First of all, thanks for all the great answers and sorry for the late
reply.
You're welcome.
Post by Patrik Martinsson
Post by Patrik Martinsson
Hello,
Post by Patrik Martinsson
I'm not a "storage-guy" so please excuse me if I'm missing /
overlooking something obvious.
My question is in the area "what kind of performance am I to expect
with this setup". We have bought servers, disks and networking for our
future ceph-cluster and are now in our "testing-phase" and I simply
want to understand if our numbers line up, or if we are missing
something obvious.
A myriad of variables will make for a myriad of results, expected and
otherwise.
For example, you say nothing about the Ceph version, how the OSDs are
created (filestore, bluestore, details), OS and kernel (PTI!!) version.
Good catch, I totally forgot this.
$ > ceph version 12.2.1-40.el7cp
(c6d85fd953226c9e8168c9abe81f499d66cc2716) luminous (stable), deployed
via Red Hat Ceph Storage 3 (ceph-ansible). Bluestore is enabled, and
osd_scenario is set to collocated.
Given the (rather disconcerting) number of bugs in Luminous, you probably
want to go to 12.2.2 now and .3 when released.
Post by Patrik Martinsson
$ > cat /etc/redhat-release
Red Hat Enterprise Linux Server release 7.4 (Maipo)
$ > uname -r
3.10.0-693.11.6.el7.x86_64 (PTI *not* disabled at boot)
That's what I'd call an old kernel, if it weren't for the (insane level of)
RH backporting.

As for PTI, I'd disable it on pure Ceph nodes, the logic being that if
somebody can access those in the first place you have bigger problems
already.

Make sure to run a test/benchmark before and after and let the community
here know.
Post by Patrik Martinsson
Post by Patrik Martinsson
Post by Patrik Martinsson
Background,
- cephmon1, DELL R730, 1 x E5-2643, 64 GB
- cephosd1-6, DELL R730, 1 x E5-2697, 64 GB
Unless you're planning on having 16 SSDs per node, a CPU with less and
faster cores would be better (see archives).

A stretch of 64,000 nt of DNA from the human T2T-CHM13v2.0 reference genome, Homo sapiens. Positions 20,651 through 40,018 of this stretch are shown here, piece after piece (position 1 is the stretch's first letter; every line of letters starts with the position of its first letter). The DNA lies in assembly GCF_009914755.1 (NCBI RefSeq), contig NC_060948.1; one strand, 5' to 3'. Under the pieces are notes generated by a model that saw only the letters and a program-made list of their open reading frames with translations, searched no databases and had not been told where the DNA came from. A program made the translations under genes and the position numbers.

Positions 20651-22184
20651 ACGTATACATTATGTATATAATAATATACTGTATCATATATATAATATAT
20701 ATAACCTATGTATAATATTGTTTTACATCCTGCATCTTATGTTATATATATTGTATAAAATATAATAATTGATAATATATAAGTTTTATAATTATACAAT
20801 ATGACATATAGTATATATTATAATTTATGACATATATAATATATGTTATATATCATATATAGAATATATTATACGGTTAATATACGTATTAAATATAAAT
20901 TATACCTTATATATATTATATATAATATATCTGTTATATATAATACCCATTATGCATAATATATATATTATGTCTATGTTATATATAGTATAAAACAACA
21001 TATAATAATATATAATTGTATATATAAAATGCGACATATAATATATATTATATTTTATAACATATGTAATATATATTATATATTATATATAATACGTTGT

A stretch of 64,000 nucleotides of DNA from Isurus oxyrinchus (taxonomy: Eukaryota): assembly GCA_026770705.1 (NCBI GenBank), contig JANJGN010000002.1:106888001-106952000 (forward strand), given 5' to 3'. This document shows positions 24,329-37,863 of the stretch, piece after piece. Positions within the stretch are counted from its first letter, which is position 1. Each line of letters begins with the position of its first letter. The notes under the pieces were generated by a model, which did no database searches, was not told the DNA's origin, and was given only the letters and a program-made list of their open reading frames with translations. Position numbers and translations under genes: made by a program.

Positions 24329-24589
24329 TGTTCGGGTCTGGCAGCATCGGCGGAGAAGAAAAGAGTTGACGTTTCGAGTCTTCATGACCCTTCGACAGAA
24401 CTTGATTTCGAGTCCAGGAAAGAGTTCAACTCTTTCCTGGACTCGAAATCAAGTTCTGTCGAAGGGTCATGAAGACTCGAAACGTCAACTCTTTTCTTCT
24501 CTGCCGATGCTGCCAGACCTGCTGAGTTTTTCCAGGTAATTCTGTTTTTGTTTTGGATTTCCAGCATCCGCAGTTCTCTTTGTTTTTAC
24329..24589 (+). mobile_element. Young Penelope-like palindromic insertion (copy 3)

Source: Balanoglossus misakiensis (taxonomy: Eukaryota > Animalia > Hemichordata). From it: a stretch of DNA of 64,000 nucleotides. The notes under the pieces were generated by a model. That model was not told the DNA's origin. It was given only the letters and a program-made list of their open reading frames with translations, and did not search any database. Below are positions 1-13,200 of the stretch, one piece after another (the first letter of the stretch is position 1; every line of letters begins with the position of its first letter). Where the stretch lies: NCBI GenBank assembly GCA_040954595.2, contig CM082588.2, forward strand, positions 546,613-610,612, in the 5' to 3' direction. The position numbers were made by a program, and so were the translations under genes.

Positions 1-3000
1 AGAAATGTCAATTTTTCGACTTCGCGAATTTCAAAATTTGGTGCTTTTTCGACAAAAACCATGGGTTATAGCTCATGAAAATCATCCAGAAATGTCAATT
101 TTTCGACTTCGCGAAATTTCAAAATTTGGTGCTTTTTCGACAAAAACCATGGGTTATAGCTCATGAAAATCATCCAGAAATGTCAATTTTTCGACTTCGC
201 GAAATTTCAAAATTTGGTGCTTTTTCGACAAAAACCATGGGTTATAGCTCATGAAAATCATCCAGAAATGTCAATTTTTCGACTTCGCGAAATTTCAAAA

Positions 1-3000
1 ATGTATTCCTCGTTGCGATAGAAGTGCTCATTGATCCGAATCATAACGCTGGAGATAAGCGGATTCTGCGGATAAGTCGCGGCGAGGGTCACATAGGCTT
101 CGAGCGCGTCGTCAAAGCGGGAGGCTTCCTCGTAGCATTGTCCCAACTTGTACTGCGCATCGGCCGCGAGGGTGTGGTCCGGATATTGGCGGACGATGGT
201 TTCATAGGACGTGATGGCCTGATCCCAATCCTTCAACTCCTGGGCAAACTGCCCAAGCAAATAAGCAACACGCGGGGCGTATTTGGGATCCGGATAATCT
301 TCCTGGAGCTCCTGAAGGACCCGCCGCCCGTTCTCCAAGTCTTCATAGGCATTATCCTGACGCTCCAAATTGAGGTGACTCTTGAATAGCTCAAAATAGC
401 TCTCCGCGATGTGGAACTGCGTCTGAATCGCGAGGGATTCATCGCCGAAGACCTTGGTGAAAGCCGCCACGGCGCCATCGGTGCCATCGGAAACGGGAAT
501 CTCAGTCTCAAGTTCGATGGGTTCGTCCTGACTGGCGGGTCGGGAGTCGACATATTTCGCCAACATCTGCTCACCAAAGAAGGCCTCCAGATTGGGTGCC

In general, you will want to run atop or something similar on your ceph
and client nodes during these tests to see where and if any resources
(CPU, DISK, NET) are getting stressed.
Understood, thanks!
Post by Patrik Martinsson
Post by Patrik Martinsson
- each server is connected to a dedicated 50 Gbe network, with
Mellanox-4 Lx cards (teamed into one interface, team0).
In our test we only have one monitor. This will of course not be the
case later on.
Each OSD, has the following SSD's configured as pass-through (not raid
0 through the raid-controller),
- 2 x Dell 1.6TB 2.5" SATA MLC MU 6Gbs SSD (THNSF81D60CSE), only spec I
can find on Dell's homepage says "Data Transfer Rate 600 Mbps"
- 4 x Intel SSD DC S3700 (https://ark.intel.com/products/71916/Inte
l-SS
D-DC-S3700-Series-800GB-2_5in-SATA-6Gbs-25nm-MLC)
When and where did you get those?
I wonder if they're available again, had 0 luck getting any last year.
It's actually disks that we have had "lying around", no clue where you
could get them today.
Consider yourself lucky.
Post by Patrik Martinsson
Post by Patrik Martinsson
Post by Patrik Martinsson
- 3 HDD's, which is uninteresting here. At the moment I'm only
interested in the performance of the SSD-pool.
Ceph-cluster is created with ceph-ansible with "default params" (ie.
have not added / changed anything except the necessary).
When ceph-cluster is up, we have 54 OSD's (36 SSD, 18HDD).
The min_size is 3 on the pool.
Any reason for that?
It will make any OSD failure result in a cluster lockup with a size of 3.
Unless you did set your size to 4, in which case you wrecked
performance.
Hm, sorry, what I meant was size=3. Reading the documentation, I'm not
sure I understand the difference between size and min_size.
Check the archives for this, lots of pertinent and moderately recent
discussions about this. 3 and 2 (defaults) are fine for most people.
Post by Patrik Martinsson
Post by Patrik Martinsson
Post by Patrik Martinsson
Rules are created as follows,
$ > ceph osd crush rule create-replicated ssd-rule default host ssd
$ > ceph osd crush rule create-replicated hdd-rule default host hdd
Testing is done on a separate node (same nic and network though),
$ > ceph osd pool create ssd-bench 512 512 replicated ssd-rule
$ > ceph osd pool application enable ssd-bench rbd
$ > rbd create ssd-image --size 1T --pool ssd-pool
$ > rbd map ssd-image --pool ssd-bench
$ > mkfs.xfs /dev/rbd/ssd-bench/ssd-image
$ > mount /dev/rbd/ssd-bench/ssd-image /ssd-bench
Unless you're planning on using the Ceph cluster in this fashion (kernel
mounted images), you'd be better off testing in an environment that
matches the use case, i.e. from a VM.
Gotcha, thanks!
Post by Patrik Martinsson
Post by Patrik Martinsson
Fio is then run like this,
$ >
actions="read randread write randwrite"
blocksizes="4k 128k 8m"
tmp_dir="/tmp/"
for blocksize in ${blocksizes}; do
for action in ${actions}; do
rm -f ${tmp_dir}${action}_${blocksize}_${suffix}
fio --directory=/ssd-bench \
--time_based \
--direct=1 \
--rw=${action} \
--bs=$blocksize \
--size=1G \
--numjobs=100 \
--runtime=120 \
--group_reporting \
--name=testfile \
--output=${tmp_dir}${action}_${blocksize}_${suffix}
done
done
After running this, we end up with these numbers
read_4k iops : 159266 throughput : 622 MB / sec
randread_4k iops : 151887 throughput : 593 MB / sec
These are very nice numbers.
Too nice, in my book.
I have a test cluster with a cache-tier based on 2 nodes with 3 DC S3610s